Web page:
CHS Re:Take | Car Wars — The force awakens at Boren and Pine

Washington State Archives

This used to be the last spot in Seattle that you couldn’t see a Starbucks

This was the mecca for motorists. But it’s now an ironic hole in the road.

This is the intersection of Boren Avenue and Pine Street, looking southeast towards First Hill.

The 1950 photo shows the Washington Auto Club’s headquarters. In 1926 they moved into this building, the first dedicated building for the local branch of the American Automobile Association (AAA).

It put them in the middle of Seattle’s auto row, which ran up from downtown to Broadway. You might notice that the building shares architectural attributes with the surrounding auto dealerships. That’s because AAA wasn’t the first owner. It was built in 1916 for Roesch Motors, who sold Velie Motor Carriages.

If anyone understands the pitfalls of backing autos, it should be AAA.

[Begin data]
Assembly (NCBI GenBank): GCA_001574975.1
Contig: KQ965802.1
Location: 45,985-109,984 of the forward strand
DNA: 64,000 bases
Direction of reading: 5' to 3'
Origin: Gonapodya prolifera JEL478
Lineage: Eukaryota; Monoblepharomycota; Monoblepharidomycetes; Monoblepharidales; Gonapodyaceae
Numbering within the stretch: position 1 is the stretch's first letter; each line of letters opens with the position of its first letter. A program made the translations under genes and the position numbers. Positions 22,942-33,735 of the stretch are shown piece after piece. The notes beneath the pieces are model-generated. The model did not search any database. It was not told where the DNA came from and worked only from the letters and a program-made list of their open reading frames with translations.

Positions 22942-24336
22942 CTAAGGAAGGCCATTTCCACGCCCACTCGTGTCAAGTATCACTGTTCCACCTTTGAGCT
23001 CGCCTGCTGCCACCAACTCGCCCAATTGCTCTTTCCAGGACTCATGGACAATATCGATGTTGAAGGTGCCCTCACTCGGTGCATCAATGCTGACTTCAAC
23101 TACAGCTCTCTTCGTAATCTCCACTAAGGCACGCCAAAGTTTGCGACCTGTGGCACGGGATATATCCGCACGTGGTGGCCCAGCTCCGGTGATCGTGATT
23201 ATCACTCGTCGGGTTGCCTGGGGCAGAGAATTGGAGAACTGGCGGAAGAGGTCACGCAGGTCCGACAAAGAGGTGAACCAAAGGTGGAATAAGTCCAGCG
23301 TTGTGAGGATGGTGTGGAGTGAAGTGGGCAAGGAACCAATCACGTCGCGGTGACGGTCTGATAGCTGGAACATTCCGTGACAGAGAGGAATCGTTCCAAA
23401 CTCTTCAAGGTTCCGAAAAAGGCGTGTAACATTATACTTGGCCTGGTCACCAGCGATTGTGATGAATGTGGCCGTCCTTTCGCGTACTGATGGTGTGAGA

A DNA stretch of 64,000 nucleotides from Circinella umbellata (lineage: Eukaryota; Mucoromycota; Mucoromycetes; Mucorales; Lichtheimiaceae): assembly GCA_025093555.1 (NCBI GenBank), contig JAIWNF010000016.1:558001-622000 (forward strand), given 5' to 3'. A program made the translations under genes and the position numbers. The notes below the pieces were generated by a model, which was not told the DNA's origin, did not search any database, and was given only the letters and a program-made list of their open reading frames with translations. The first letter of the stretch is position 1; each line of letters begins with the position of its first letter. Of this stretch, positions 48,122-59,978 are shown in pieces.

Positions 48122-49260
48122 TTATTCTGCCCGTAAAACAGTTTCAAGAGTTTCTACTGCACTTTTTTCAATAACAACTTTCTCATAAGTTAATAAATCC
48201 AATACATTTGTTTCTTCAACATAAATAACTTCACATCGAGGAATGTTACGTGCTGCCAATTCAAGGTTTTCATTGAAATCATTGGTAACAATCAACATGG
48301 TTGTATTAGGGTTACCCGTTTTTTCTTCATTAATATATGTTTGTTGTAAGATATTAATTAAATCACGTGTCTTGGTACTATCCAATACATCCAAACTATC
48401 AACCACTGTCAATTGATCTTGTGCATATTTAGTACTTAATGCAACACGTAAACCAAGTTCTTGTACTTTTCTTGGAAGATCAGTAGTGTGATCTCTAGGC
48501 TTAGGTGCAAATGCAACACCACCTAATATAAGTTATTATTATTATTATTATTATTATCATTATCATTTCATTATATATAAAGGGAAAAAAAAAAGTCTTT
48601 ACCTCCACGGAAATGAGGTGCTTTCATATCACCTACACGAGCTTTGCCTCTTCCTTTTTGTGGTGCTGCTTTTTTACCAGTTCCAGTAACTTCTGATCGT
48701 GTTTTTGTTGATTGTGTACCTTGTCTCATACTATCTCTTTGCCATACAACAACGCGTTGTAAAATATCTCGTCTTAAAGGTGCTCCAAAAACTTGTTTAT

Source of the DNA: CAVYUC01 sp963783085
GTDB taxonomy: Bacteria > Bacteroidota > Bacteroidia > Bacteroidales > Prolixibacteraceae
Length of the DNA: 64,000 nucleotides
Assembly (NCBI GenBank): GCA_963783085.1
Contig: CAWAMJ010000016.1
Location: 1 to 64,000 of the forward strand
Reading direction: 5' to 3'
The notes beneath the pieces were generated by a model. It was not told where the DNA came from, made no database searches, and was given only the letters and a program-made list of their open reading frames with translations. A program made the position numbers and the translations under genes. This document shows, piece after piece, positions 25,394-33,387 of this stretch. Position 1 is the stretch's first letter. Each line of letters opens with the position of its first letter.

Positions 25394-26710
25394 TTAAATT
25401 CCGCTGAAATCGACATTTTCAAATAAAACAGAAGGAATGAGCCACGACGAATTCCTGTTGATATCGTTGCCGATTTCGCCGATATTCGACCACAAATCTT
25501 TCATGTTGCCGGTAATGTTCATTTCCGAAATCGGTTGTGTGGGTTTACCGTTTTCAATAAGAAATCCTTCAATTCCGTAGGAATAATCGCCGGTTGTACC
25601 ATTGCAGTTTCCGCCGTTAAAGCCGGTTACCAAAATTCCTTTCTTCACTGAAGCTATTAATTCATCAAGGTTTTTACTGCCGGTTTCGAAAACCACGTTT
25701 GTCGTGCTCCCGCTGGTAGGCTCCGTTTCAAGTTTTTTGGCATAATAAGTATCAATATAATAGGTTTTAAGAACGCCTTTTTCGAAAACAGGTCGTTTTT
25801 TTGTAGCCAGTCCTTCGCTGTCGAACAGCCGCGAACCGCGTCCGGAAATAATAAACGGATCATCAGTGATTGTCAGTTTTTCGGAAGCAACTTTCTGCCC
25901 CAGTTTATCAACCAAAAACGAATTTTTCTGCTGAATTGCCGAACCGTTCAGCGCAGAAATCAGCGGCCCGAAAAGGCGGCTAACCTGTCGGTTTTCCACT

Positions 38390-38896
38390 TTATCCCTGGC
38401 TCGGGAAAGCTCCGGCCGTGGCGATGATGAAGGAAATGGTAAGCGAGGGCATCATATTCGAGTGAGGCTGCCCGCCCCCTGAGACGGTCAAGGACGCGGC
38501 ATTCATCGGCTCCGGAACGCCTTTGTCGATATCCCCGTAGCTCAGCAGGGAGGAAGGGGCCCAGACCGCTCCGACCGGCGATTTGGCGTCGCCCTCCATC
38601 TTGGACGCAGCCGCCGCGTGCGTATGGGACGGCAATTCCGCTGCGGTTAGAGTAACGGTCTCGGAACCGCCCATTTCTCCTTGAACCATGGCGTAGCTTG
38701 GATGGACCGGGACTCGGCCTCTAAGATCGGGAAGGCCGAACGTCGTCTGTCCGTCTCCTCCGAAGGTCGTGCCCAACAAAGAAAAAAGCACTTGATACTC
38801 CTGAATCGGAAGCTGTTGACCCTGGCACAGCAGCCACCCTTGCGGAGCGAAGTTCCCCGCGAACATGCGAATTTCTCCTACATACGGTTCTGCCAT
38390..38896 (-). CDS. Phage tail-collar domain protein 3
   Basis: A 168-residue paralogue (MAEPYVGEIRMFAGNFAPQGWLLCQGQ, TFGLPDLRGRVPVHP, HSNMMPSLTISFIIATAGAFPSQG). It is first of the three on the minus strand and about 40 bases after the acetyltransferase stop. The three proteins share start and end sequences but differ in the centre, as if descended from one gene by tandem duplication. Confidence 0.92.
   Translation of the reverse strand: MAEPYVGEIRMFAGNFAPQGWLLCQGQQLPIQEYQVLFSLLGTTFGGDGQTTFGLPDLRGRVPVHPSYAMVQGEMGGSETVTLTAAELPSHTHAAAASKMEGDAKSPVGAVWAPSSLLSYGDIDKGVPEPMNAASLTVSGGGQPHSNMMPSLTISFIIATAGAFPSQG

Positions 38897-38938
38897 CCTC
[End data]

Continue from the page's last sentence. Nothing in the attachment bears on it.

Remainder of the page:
AAA lost out in the automobile’s war on cities in epic, ironic fashion. First, their headquarters and the entire neighborhood here were carved away for Interstate 5. Boren and Pine is now an intersection of raised viaducts.

Second, AAA relocated to 303 6th Avenue North in 1958. It was just a few months before the new Broad Street and Mercer Street underpasses opened, paving the way for I-5 traffic in South Lake Union. Little did AAA know that they were moving into the middle of the inaccessible triangle formed by Denny, Aurora, and Broad.

Articles back then hailed a “smoother, faster flow of traffic” and “a relief to traffic congestion.”

AAA found its own solution to the area’s traffic tie-ups. They moved their offices over to Bellevue by the turn of the century, when the freeway system began to completely fail.

(UPDATE: 1950 photo courtesy Washington State Archives.)

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This article is an expansion of a 2010 article by Rob Ketcherside for a now-zombied local blog.

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